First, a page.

# Quick-sort: Video tutorial, pseudo-code (and in-place sorting)

September 13, 2016

We want to sort an array with $n$ elements. Quick-sort does this by breaking up the array into non-overlapping segments, sorting them separately and then combining the results.

For instance, suppose we have a box with slips of paper with numbers between 100 and 300 to be sorted. We could first separate the slips into two bunches: those with values below 200 and those with values above 200. We can sort these bunches separately. Since all the values in the second bunch are larger than those in the first bunch, we can combine them easily into a single sorted bunch. (See Sorting | Online Study Material - IARCS for a great resource on this.)

# Algorithm with Example

The video focuses purely on the **algorithm** and *doesn’t get distracted by implementation details*, which is great if you’re trying to understand the algorithm for the first time.

# Algorithm Steps

We’re given an array of length $n$. (*steps below assume that all elements in the array are distinct*)

```
def quick_sort(array)
pivot = randomly chosen element from the array
left = all elements smaller than pivot
right = all elements larger than pivot
left = quick_sort(left)
right = quick_sort(right)
return left + [pivot] + right
```

Since the algorithm is recursive (quick-sort calls quick-sort for smaller arrays), we need to have a **base case**. The base case for quick sort is that if the array is of length 1, then it is already sorted.

# Implementation

Following is the implementation of quick sort in C++.

```
#include <bits/stdc++.h>
using namespace std;
int partition (int arr[], int low, int high)
{
int pivot = arr[high]; // pivot
int i = (low - 1); // Index of smaller element
for (int j = low; j < high; j++)
{
/*
If current element is smaller than or
equal to pivot
*/
if (arr[j] <= pivot)
{
i++; // increment index of smaller element
int temp = arr[i];
arr[i] = arr[j];
arr[j] = temp;
}
}
int temp = arr[i + 1];
arr[i + 1] = arr[high];
arr[high] = temp;
return (i + 1);
}
void quickSort(int arr[], int low, int high)
{
if (low < high)
{
int p= partition(arr, low, high);
quickSort(arr, low, p - 1);
quickSort(arr, p + 1, high);
}
}
int main()
{
int size = 9;
int arr[] = {5, 10, 8, 7, 3, 6, 12, 2, 7};
quickSort(arr, 0, size);
cout << "Sorted array:\n";
for (int i=0; i < size; i++)
cout << arr[i] << " ";
return 0;
}
```

Following is the implementation of quicksort in python:

```
def partition (arr, low, high):
pivot = arr[high]; # pivot
i = (low - 1) # Index of smaller element
for j in range (low, high):
#If current element is smaller than or
# equal to pivot element
if arr[j] <= pivot:
#increment index of smaller element
i = i + 1
arr[i], arr[j] = arr[j], arr[i]
arr[i + 1], arr[high] = arr[high], arr[i + 1]
return (i + 1)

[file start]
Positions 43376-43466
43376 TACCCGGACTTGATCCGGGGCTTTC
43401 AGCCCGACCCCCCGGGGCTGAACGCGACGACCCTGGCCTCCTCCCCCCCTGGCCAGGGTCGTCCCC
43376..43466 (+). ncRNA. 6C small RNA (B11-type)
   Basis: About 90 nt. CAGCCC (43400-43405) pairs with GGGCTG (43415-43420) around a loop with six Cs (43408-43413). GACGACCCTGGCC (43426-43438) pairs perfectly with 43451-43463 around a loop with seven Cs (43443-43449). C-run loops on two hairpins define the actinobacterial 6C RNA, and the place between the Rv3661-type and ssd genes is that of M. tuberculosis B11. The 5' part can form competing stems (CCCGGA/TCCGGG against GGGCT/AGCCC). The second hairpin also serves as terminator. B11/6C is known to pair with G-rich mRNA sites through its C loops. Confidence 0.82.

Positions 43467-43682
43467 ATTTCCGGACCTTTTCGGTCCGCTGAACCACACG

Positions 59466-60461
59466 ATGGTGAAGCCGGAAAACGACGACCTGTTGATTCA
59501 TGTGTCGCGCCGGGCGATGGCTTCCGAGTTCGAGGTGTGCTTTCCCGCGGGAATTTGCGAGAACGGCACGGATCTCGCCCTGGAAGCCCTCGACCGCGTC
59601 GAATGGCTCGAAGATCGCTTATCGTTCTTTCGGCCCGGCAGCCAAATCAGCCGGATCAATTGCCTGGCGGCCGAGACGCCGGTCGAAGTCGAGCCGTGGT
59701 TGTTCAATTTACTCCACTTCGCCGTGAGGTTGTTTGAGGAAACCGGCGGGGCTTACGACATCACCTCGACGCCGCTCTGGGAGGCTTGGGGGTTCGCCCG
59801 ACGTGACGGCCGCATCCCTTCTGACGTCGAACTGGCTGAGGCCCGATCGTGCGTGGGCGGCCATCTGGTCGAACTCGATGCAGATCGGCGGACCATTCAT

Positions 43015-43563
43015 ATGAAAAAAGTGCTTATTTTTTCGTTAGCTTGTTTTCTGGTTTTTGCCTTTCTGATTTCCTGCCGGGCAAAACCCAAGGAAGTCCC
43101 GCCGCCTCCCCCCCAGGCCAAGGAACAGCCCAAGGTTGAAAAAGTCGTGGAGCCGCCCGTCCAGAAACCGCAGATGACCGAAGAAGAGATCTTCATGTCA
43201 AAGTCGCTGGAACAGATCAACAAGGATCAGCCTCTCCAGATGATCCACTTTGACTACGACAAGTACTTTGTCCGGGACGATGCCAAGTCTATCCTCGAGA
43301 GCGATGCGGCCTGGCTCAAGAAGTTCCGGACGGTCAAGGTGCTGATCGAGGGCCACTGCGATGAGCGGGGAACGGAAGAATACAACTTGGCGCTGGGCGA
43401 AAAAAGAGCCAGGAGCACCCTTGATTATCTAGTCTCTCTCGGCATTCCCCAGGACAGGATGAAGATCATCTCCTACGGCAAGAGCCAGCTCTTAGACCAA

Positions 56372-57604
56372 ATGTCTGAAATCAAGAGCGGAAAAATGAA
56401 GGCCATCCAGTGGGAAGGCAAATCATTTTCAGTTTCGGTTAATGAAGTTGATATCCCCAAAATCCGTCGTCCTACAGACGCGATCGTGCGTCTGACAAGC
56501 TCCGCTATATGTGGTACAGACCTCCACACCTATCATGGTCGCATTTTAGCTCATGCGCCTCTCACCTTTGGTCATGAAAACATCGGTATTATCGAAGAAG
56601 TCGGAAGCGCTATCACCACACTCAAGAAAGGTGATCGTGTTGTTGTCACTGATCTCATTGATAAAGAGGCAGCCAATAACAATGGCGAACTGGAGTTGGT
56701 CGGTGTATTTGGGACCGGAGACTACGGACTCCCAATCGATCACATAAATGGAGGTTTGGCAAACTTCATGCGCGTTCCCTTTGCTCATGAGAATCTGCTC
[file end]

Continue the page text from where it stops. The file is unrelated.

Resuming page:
def quicksort(arr, low, high):
if low < high:
p = partition(arr, low, high)
quicksort(arr, low, p - 1)
quicksort(arr, p + 1, high)
arr = [5, 10, 8, 7, 3, 6, 12, 2, 7]
quicksort(arr, 0, len(arr)-1)
print("Sorted array:")
print(arr)
```

# Comparison to Simple Sort

Naive sorting algorithms such as Simple Sort in the previous tutorial are take O($n^2$) time because they **duplicate*** comparisons.* If we have $n$ numbers, then the total number of pairs is $n(n-1)/2$ = O($n^2$), and naive sorting algorithms compare every pair of numbers.

In quick-sort, we choose a pivot and separate the array into two parts. Once we separate the two parts, we know that **every** number in the first part is lesser than **every** number in the second part *without ever having compared them directly to each other*.

**Bonus**: An animated race between bubble-sort (similar to simple-sort) and quick-sort!

# Bonus: Performing the partition in-place

It is possible to run quick-sort *in-place*. That is, we do not need to make separate arrays which store each part. This saves memory and also makes the code faster. The first 2 minutes of the video below describe how to perform in-place partition.

In addition, you can also check-out the pseudo-code for performing in-place partition on Wikipedia.

# Comparison to merge-sort (and run-time analysis)

The main advantage of quick-sort over merge sort, is that the sorting can be done in-place. This saves time because we don’t have to create new arrays.

The run-time of quick-sort is same as merge-sort in the average case, i.e. O($n \log n$). This is true even if we get quite bad splits of the array (say 10% on one side and 90% on the other side) each time.

The main disadvantage is that is the randomly picked pivot is bad for the first few times, then it will still take longer to execute.

Also, for those who are theoretically inclined, the algorithm has a worst-case complexity of O($n^2$), although that is almost impossible if sorting more than 10 elements.